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    The RPR is made expressly for shooting PRS style matches, hence the weight, stock style and mag setup. For that purpose, there is no comparison between the Predator and the RPR, the RPR is superior in every way.

    Several folks drive over 1.5 hrs to come up to our local 1,000+ yd match from CO, so I don't see that as much of a barrier if you're interested enough in shooting long range to put in all the other work required. Incidentally, the RPR is one of the more common cheap rifles at our shoots, along with the Bergara HMR. With good glass on those two or something like the Savage Stealth, you can be on a fairly even footing with other shooters no matter what rifles they are shooting. The same could not be said of a basic RAR or Predator, they are good budget hunting rifles, but obviously are not, and are not meant to be in the same class as the RPR for long range target or PRS style shooting. So it depends on what you want, and what you will be doing with the rifle, but I wouldn't let price be your only driver if you're wanting to shoot longer ranges
     
    Last edited: May 17, 2018
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  7. Varminterror

    Varminterror Member

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    As others have said - if you need a chassis, then the RPR is cheaper than buying a Predator and changing the stock to a proper stock or chassis. Boyd’s laminates need not apply - it’s just a stock. AI mags in a Predator don’t make it a competition ready rifle.

    In the RPR, you’re buying an American with adaptability. Some folks need that, some don’t. Some folks think an entry level competition rifle for under $1000 is a steal (and they’re right), some folks don’t want or need to compete.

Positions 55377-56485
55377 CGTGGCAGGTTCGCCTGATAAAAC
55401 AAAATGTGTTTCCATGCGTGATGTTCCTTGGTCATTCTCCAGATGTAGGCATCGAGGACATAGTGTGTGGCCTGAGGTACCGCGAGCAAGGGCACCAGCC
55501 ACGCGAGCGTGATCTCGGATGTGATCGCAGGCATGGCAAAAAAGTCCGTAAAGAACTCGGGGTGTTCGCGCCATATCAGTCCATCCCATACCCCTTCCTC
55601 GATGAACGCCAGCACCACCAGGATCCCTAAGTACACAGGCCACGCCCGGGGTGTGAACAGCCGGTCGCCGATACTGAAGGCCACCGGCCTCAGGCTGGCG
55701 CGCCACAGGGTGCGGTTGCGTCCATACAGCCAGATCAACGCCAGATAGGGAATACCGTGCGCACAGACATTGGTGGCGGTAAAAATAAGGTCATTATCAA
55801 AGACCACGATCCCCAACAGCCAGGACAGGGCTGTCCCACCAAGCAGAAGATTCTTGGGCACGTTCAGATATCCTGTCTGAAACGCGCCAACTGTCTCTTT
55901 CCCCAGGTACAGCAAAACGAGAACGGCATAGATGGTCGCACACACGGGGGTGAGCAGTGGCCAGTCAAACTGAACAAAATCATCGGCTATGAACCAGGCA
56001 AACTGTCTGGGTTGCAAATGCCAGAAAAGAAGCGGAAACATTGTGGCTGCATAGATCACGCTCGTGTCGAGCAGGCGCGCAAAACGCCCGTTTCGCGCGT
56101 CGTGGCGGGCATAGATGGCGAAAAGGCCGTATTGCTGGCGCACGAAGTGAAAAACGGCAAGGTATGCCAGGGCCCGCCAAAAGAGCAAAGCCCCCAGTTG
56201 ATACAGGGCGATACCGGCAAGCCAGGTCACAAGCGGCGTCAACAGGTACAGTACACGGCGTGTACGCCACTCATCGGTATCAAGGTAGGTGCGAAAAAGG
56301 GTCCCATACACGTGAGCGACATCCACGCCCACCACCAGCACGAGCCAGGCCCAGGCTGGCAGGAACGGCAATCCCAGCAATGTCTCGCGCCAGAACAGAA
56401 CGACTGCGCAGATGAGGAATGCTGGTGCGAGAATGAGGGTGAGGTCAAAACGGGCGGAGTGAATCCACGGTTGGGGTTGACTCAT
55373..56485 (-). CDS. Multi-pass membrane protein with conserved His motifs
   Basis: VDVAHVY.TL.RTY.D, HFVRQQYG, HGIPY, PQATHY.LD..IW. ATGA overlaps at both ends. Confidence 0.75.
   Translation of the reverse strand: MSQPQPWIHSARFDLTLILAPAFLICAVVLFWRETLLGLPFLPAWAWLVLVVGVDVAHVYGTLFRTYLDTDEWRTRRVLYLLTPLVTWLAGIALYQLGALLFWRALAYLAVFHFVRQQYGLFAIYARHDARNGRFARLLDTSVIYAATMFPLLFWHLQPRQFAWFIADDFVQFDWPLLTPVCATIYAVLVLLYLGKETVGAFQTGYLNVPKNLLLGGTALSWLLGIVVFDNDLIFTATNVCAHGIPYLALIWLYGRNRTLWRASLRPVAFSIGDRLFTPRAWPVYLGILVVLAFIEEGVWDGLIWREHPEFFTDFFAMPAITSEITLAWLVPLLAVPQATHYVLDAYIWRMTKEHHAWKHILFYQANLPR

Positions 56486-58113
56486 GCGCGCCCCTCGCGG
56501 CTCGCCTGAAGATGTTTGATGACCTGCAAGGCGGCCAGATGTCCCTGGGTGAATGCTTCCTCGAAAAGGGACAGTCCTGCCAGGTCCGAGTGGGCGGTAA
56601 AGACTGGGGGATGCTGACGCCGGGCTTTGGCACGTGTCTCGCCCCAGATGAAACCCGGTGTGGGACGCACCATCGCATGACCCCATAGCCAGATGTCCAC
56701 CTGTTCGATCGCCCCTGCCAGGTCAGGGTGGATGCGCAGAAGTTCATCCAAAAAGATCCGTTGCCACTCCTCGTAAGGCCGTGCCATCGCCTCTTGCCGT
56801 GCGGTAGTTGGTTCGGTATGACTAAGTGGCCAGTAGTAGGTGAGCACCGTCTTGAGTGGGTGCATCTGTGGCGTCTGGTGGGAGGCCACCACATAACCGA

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  8. Skylerbone

    Skylerbone Member

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    Time out...the Predator is also available with AI mags from the factory. You can buy a chassis roughly equivalent to the RPR’s for $400. That’s $800 for a rifle configurable as a long-range or hunting rig. By my calculations that leaves a few hundred, maybe $300, for whatever you like.


    2E284C22-562B-4B8A-B0E8-36980C86DCBE.jpeg


    19403C5C-2109-44FB-A77B-5973DF6C80D2.jpeg
     
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  9. Varminterror

    Varminterror Member

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    The only $400 chassis’s I’m aware of don’t actually include the stock or pistol grip, so a guy gets a couple hundred bucks more into it to actually have a serviceable/complete chassis. Whether you believe in Mlok or not, there aren’t many of those low cost chassis with full forward rails either. (KRG isn’t making the Bravo or Whiskey for RAP’s, it is legitimately $450 though - more of a stock than a chassis, and not nearly as versatile as the RPR forend). The XLR doesn’t have a stock or grip for $450, the MDT LSS doesn’t have a stock or grip for $400... maybe there is a $400 all in chassis out there, but it’s not common. Most will run $650-1000, or considerably more when you get all in.

    And a guy can get an RPR for $900-1000, not the $1200+ MSRP. So by the time a guy buys a $400 RAP, $450 chassis, $200-300 receiver extension and stock, $10-80 pistol grip...

    I went through the exact same exercise when Cabela’s had the Savage 12’s for $269 after rebate. Even getting the rifle for so cheap and chasing sales and blem pricing on the chassis and stock, I barely beat the price of the BA Stealth getting my “clone” put together - with shipping, I was break even. Chassis’s just aren’t as cheap as guys might think.
     
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  10. Skylerbone

    Skylerbone Member

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    Fair enough, I missed the fine print on that in my haste, but adding a LuthAR stock for $125 and an $35 Ergo to the MDT makes for a $960 package. I’ve seen (Bud’s) at $968 for the RPR which means you’re still $8 ahead with a second hunting stock. Now a PRS would tip the scales a bit but again, I cannot picture the Precision being fielded unless prairie dogs are in town.